I know it's a tangent to go from a bank fee ratio to slavery, but that's a pretty common theory, is the global elite trying to essentially enslave us through economic warfare.



posted on Aug, 5 2011 @ 11:23 AM
link   
reply to post by N34Li3Z
 


No. Just no. I mean, numerology is arbitrary and unhelpful enough on its own, but I'm not going to debunk that. I'll make believe that you reached the slavery conclusion through some vaguely logical method of thinking, so that I can say this.

ETA: About the following paragraph: Okay, I missed the fact that there were pension funds being under the sphere of influence of this bank. rather bothersome. But do pension funds frequently make deposits of 50mil+?

Your theory might hold SOME weight if this fee were being leveled at anyone besides millionaires. This fee only takes money away from the rich! It does not affect people who deposit less than 50 million at one time which, and I'm going to go out on a limb here, is nearly everyone. Have you ever made a deposit of 50 million?

And even if it does "trickle down to consumers" -- that would be a TERRIBLE move for the banks. People wouldn't pay that premium -- everyone hates banking fees, the commercials are always telling us not to pay banking fees. This would never go over. I certainly wouldn't continue using a bank that charged me for every deposit, even if it was that small a fee.

Consider: This is a single bank doing this. If this does trickle down to the consumer, their rival banks are going to be all over that. Most people would switch banks as soon as they can. I'd be surprised if huge money market funds etc. weren't switching over anyway.
edit on 5-8-2011 by Solasis because: (no reason given)



posted on Aug, 5 2011 @ 04:56 PM
link   
reply to post by N34Li3Z
 


Is that article right? 23.6 trillion?

That number seems strangely massive....

As far as charging for deposits, thats a good way to have those large deposits moved to a different bank.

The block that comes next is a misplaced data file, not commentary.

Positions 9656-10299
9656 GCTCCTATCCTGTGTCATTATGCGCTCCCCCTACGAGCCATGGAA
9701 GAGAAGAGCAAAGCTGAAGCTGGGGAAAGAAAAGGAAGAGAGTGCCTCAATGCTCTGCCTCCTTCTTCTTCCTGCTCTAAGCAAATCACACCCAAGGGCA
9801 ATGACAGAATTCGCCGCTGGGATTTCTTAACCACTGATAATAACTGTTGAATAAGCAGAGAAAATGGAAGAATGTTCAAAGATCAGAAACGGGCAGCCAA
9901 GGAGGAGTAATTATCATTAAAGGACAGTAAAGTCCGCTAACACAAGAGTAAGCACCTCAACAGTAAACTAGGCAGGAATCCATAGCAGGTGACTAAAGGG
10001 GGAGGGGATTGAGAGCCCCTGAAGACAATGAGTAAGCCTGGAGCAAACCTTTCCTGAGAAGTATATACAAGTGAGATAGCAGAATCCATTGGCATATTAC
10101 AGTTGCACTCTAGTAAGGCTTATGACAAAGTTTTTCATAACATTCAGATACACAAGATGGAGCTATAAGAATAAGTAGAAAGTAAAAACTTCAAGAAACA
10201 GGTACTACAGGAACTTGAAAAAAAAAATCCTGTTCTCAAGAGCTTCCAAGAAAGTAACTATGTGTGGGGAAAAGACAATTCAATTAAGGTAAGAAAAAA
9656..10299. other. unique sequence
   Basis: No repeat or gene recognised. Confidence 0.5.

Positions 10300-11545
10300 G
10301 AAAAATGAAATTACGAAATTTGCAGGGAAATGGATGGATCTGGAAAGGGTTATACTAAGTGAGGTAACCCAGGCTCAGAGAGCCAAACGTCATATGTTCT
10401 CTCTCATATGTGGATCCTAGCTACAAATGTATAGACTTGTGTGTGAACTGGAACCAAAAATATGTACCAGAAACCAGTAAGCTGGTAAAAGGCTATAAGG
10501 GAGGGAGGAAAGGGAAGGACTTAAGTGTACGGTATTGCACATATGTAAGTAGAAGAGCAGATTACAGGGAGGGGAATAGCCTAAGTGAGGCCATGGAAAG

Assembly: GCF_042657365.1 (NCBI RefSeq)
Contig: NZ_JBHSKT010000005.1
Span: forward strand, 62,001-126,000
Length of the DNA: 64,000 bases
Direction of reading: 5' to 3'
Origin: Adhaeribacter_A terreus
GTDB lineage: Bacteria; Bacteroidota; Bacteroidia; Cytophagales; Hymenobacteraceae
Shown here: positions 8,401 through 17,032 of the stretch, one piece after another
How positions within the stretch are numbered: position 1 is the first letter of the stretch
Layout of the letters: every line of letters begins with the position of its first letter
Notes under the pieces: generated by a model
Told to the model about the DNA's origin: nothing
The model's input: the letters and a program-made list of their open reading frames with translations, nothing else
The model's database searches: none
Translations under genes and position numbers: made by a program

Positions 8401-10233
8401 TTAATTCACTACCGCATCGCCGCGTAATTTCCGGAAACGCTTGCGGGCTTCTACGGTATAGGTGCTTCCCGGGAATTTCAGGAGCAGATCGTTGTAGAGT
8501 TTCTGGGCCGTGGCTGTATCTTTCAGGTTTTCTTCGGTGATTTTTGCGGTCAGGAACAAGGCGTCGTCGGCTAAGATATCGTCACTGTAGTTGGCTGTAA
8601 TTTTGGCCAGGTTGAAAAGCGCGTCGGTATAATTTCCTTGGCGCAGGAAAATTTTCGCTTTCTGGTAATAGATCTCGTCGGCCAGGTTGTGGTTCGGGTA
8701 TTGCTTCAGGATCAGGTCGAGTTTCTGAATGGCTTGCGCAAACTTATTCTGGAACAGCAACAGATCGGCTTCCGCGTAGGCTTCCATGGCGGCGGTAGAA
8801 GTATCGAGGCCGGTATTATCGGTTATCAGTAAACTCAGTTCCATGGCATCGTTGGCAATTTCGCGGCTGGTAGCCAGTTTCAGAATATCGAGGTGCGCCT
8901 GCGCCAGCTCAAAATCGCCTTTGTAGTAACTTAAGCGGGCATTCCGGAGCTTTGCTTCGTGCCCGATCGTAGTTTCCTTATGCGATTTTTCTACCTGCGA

posted on Aug, 5 2011 @ 05:00 PM
link   
reply to post by N34Li3Z
 


And they are all fools if they think the money is safe in the bank! What do they think the bank does with all those deposits? They inflate with fractional reserve fraud and loan it and invest it etc. if the markets crash it will all go away. Not that it would be worth anything under the mattress either... They should buy physical gold and silver if they want to protect thier wealth from the crash.



posted on Aug, 5 2011 @ 05:05 PM
link   
unless you have 50 million plus

most people have nothing to worry about.

its not like banks have the the cash equalivent on hand for every single deposit they hold

its all electronic.



posted on Aug, 5 2011 @ 05:15 PM
link   
Well damn,that's a change! I thought that banks only charged deposit fee's when
laundering money for the drug cartels!



posted on Aug, 5 2011 @ 05:17 PM
link   
reply to post by Xcathdra
 


That is really massive. Its more than the entire US and Chinese GDPs combined.

Its also about $10 trillion more than the US national debt.

Who in the world is holding all of that money in that bank?

The three biggest corporations on earth, Walmart, Royal Dutch Shell, and Exxon Mobil, combined assets equal less than $1 trillion. Carlos Slim, the official richest man on earth, is only worth $70 billion.

Something does not add up.



posted on Aug, 5 2011 @ 05:35 PM
link   
reply to post by MikeboydUS
 


The infrstructure of the United States (gihways and bridges etc) come in close to 80 trillion in value. So the large numbers do exist, however I have never seen a bank have that much in holdings. When the bottom fell out of the banks a few years back the largest I ever saw was about 400 billion in assets by Bank of America (If I remebr right).

So unless those assets were just one segment of a larger grouping, 23.6 trillion seems to be a lot.



posted on Aug, 5 2011 @ 05:41 PM
link   
reply to post by Xcathdra
 


key word assets cash,investments other financial instruments and vehicles and even foreign owned.


The bank's customers are mainly large pension funds and money market funds. The bank collects dividends on stocks and holds cash deposits, among other things, on behalf of such large investment funds.

edit on 5-8-2011 by neo96 because: (no reason given)



posted on Aug, 5 2011 @ 06:18 PM
link   
reply to post by Xcathdra
 


Still seems like a massive amount of assets, especially considering the world's GDP is around $50 trillion.

It makes me wonder how many other banks are sitting on such large hoards and how much revenue could be generated from a Tobin tax on financial transfers from those hoards.



posted on Aug, 6 2011 @ 01:19 AM
link   
!! .13% !!13thirteen.

hello? really, is there anybody out there?



new topics

top topics



 
2

log in

join